Belgrade, Serbia - It was tense in the Belgrade “Stark Arena”- the score was constantly changing as the crowd was cheering and then the referee announced it was over – Serbia outplayed Lithuania 72:68.
Thanks to everyone who came and supported the Serbian “dream team” in Belgrade, children will soon be able to play in new inclusive playgrounds.
This is part of the “Everyone in blue – for current and future generations” campaign, jointly launched by the Basketball Federation of Serbia and UNICEF.
“I think the tickets were sold out as people felt the need to participate. We all know that every small donation counts,” said Aleksandar Djordjevic, UNICEF National Ambassador and Head Coach of the Serbian national team.
Part of the money from ticket sales will be used for building inclusive playgrounds.
This is all happening in the year that UNICEF is marking the 30th Anniversary of the adoption of the Convention on the Rights of the Child and the Serbian national team is playing in the 2019 FIBA Basketball World Cup in China.
“If we succeeded in sending a message which espouses our joint values, then that is terrific news,” said Dejan Tomasevic, Secretary General of the Basketball Federation of Serbia.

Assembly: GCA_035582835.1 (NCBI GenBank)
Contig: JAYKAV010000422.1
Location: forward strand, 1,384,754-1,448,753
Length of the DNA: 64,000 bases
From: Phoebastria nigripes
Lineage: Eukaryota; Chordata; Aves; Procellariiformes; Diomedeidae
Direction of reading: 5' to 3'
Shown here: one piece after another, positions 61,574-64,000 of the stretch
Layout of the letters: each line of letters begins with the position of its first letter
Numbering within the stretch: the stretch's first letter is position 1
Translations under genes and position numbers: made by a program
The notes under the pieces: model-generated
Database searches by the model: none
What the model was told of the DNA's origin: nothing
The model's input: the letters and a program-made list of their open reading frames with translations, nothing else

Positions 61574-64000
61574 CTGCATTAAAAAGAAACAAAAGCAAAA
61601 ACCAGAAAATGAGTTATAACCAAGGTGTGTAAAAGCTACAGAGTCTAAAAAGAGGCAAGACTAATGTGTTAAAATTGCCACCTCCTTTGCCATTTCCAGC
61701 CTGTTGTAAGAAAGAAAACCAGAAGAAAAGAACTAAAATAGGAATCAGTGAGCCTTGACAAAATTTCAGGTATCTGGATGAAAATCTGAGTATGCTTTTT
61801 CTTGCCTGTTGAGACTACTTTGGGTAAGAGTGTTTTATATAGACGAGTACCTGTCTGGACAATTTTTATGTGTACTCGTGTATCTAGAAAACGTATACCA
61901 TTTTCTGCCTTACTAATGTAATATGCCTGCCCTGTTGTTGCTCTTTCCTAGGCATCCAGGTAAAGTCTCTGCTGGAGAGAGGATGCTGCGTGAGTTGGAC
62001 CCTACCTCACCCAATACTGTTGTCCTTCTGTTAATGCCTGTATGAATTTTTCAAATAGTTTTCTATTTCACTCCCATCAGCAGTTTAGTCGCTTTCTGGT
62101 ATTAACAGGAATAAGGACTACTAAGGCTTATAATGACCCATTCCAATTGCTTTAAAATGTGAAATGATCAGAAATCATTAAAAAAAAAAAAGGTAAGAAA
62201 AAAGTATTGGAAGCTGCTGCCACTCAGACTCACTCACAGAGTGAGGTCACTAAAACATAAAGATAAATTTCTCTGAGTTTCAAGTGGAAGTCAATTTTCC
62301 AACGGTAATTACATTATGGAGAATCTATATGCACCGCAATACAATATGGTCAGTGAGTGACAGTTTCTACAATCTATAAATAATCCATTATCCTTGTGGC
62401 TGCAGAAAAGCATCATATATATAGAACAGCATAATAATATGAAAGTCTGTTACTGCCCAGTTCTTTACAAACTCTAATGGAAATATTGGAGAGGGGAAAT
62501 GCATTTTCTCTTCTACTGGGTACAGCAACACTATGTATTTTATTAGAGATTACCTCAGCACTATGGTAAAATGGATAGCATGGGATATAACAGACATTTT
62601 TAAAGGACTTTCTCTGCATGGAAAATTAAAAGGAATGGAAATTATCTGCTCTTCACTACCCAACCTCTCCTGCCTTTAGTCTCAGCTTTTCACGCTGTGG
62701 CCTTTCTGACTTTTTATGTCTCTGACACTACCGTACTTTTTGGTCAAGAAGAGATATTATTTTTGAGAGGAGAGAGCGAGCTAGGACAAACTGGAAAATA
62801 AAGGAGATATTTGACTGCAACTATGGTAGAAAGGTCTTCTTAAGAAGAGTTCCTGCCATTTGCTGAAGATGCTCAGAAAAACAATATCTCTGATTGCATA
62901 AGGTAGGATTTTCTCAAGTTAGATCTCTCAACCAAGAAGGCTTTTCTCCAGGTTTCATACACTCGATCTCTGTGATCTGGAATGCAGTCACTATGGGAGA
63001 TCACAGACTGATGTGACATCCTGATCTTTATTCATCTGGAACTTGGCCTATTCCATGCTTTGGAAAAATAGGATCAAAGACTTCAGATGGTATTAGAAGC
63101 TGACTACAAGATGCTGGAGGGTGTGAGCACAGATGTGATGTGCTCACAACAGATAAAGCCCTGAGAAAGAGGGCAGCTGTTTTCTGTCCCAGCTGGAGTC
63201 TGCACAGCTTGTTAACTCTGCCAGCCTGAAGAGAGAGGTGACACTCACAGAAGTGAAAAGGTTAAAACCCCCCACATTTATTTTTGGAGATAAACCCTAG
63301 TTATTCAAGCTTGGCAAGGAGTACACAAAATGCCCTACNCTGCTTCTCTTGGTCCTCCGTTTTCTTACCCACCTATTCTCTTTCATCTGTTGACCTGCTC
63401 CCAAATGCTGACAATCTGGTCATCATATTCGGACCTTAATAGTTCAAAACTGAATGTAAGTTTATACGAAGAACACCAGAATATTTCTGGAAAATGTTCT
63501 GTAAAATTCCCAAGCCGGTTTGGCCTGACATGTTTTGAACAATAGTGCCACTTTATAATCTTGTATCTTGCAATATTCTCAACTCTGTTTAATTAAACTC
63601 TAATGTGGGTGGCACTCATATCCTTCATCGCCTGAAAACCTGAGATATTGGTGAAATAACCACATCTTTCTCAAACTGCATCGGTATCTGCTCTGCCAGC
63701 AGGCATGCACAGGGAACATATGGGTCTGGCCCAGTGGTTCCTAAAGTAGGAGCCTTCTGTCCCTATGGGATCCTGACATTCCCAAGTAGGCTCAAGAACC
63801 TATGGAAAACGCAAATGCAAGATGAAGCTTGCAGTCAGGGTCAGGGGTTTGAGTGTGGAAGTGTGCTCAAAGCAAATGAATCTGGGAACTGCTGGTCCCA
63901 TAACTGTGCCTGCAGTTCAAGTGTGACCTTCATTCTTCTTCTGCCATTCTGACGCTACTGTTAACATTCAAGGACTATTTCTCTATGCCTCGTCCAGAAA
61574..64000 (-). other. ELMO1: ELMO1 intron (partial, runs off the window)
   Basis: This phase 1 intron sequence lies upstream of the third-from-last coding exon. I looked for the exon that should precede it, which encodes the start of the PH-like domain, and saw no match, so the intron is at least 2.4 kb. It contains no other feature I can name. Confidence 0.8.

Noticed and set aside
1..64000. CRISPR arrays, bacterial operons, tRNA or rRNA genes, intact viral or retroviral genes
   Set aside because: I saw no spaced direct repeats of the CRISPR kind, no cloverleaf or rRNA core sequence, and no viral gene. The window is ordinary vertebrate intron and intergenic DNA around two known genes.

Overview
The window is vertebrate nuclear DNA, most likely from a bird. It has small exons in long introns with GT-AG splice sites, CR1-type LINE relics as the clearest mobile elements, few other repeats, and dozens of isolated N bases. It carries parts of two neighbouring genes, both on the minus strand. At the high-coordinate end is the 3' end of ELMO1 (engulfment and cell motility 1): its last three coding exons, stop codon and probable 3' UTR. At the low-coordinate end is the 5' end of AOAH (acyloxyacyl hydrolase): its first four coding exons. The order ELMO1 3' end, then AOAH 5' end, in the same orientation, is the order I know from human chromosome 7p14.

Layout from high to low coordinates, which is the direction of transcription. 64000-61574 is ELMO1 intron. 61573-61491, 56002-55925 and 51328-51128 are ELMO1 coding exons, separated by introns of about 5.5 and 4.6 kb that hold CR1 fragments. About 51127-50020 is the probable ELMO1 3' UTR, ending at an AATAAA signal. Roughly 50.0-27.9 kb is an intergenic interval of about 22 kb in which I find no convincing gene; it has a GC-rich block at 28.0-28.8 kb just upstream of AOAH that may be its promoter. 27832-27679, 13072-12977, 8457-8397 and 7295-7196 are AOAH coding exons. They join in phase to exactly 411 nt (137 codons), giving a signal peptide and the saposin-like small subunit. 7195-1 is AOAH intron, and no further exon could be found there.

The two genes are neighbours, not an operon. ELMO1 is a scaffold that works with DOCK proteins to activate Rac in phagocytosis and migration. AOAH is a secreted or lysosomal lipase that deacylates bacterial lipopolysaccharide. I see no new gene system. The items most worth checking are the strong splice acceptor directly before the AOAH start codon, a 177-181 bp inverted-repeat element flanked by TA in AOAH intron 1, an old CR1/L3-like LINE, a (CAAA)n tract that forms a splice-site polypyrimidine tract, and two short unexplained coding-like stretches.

Players, cheering crowds and children were all as one, not only making sure that every ball scored a basket, but also sending the message that trust, understanding, self-confidence, and hope for every child always win out.
“I started playing basketball so I could become someone children could look up to, just as I was looking up to players when I was a kid”, explains Boban Marjanovic, Serbian national team player.
Nobody could hide their smiles at the end of the game.
“Putting a smile on a child’s face is extremely valuable, because children have pure hearts and pure smiles. When I manage to do that, I feel happy too,” this is how Boban Marjanovic described the pride he feels when wearing blue, the Serbian team’s colour.
And these smiles from the Belgrade “Stark Arena” will spread far. Through a participatory process between UNICEF, parents and local self-governments, inclusive playgrounds will be built to include equipment for children with different types of disabilities.
“We don’t have playgrounds that are inclusive in all aspects,” believes Velimir Knezevic, the President of the Sports Association of Persons with Disabilities.
The first two playgrounds will be built in Ada Ciganlija in Belgrade, and in Cicevac, with the financial support from NCR, as well as thanks to those fans who bought tickets to the Serbia-Lithuania match.
“Having inclusive playgrounds makes it possible for all children to play together, grow up together and to learn about accepting differences,” said Velimir Knezevic.